To say that Sir Vidiadhar Surajprasad Naipaul was gifted writer is to understate the brilliance of an irascible, irritating and often provocative author. Nor is it enough to describe him as a Nobel Laureate and winner of the Booker Prize. He was an icon. No other term does him justice.
While Sir Vidia made his home in England, he was, as is well known, born in the small town of Chaguanas in Trinidad. His father, Seepersad Naipaul, had an uneasy relationship with his in-laws, the prosperous and then powerful Capildeo family. Much of what shaped the tenor of Sir Vidia’s early writing and to a great extent his prickly personality stems from trying to come to terms with this relationship.
His novels – fifteen in total, reflect the societies in which he either resided or explored. Many of the earlier novels described the complex interplay of identities that comprise Trinidad’s multi-ethnic and multi-cultural society. These reflect, at first, his somewhat contemptuous attitude towards the Indo-Trinidadian society in which he was born. The Mystic Masseur reflected early colonial politics and the deracination that many Indo-Trinidadians actively embraced to progress in colonial society.
A House for Mr. Biswas, however, was very much a reflection on Naipaul’s father and the relationship with the Capildeos. His reflections on post-colonial societies continued to explore topics from the introduction of Parliamentary elections in Trinidad (the Suffrage of Elvira) to the complicated and often tragic relationship between Indian merchants and African politics as new governments came to the fore in the continent (A Bend in the River).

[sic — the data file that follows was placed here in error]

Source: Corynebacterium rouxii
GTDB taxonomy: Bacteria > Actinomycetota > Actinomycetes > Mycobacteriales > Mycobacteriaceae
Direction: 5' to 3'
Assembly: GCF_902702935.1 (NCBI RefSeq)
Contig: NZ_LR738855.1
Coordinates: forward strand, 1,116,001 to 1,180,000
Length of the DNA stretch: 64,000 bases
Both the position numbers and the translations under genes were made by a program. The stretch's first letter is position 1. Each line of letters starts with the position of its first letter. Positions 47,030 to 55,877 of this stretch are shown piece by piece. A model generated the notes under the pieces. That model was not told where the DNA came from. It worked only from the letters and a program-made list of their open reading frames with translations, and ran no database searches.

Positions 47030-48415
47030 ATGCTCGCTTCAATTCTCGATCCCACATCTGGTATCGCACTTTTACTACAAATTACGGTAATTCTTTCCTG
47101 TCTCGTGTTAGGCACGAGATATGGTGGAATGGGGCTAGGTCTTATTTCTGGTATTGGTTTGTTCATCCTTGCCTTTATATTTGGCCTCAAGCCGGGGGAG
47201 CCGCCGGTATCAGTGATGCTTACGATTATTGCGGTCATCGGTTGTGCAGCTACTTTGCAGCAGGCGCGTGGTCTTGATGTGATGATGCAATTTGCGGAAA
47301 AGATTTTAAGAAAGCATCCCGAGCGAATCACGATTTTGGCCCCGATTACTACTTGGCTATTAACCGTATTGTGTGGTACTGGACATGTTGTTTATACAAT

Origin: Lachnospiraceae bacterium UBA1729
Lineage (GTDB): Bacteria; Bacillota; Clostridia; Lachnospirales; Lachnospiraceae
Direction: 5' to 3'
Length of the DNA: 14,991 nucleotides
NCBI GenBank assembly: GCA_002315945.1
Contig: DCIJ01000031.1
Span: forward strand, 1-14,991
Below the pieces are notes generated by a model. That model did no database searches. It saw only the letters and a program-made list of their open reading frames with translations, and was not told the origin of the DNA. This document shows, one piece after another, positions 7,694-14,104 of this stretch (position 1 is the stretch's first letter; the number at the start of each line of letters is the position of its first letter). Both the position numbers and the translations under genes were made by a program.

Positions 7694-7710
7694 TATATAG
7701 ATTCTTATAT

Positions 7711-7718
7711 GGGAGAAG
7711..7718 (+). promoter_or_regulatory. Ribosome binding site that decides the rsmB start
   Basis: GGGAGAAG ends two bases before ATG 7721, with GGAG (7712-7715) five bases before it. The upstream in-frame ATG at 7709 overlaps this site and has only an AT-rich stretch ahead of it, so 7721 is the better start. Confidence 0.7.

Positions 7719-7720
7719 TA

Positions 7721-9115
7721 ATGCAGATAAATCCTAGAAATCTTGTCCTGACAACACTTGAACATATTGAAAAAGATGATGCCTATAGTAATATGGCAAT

Yet, I submit, that it was as a non-fiction writer, that Sir Vidia showed not only his absolute brilliance but his evolution. He was initially condescending and pessimistic about post-colonial societies, having some particularly harsh words on India. However, perhaps reflecting his growing maturity, his work increasingly became less judgmental and more open to the positive with A Million Mutinies Now being among his finest works.
Sir Vidia mastered the art of writing about societies without judging them. Among the Believers gave an insight into Islamic societies without ever denigrating them – a trend continued in Beyond Belief. However, his last book, The Masque of Africa, was beyond brilliant. It was a deep, sympathetic and incredible insight into the resurgence of traditional African beliefs in the continent. Few writers before or since have ever delivered works of similar quality and certainly not with an underlying current of positivity.
What will Sir Vidia’s legacy be? He carved out a unique identity. He was comfortable with both his “Englishness” and his “Indianness” although much less so about his “Trinidadianess”. As an author, his levels of identity comfort were reflected in the way he wrote and in his approach to societies. Yet he is an inspiration to any kid from a small town aspiring to be a writer. It is perhaps this last aspect that will be Sir Vidia’s everlasting legacy – that neither origin nor country of origin should stop one from pursuing a passion.
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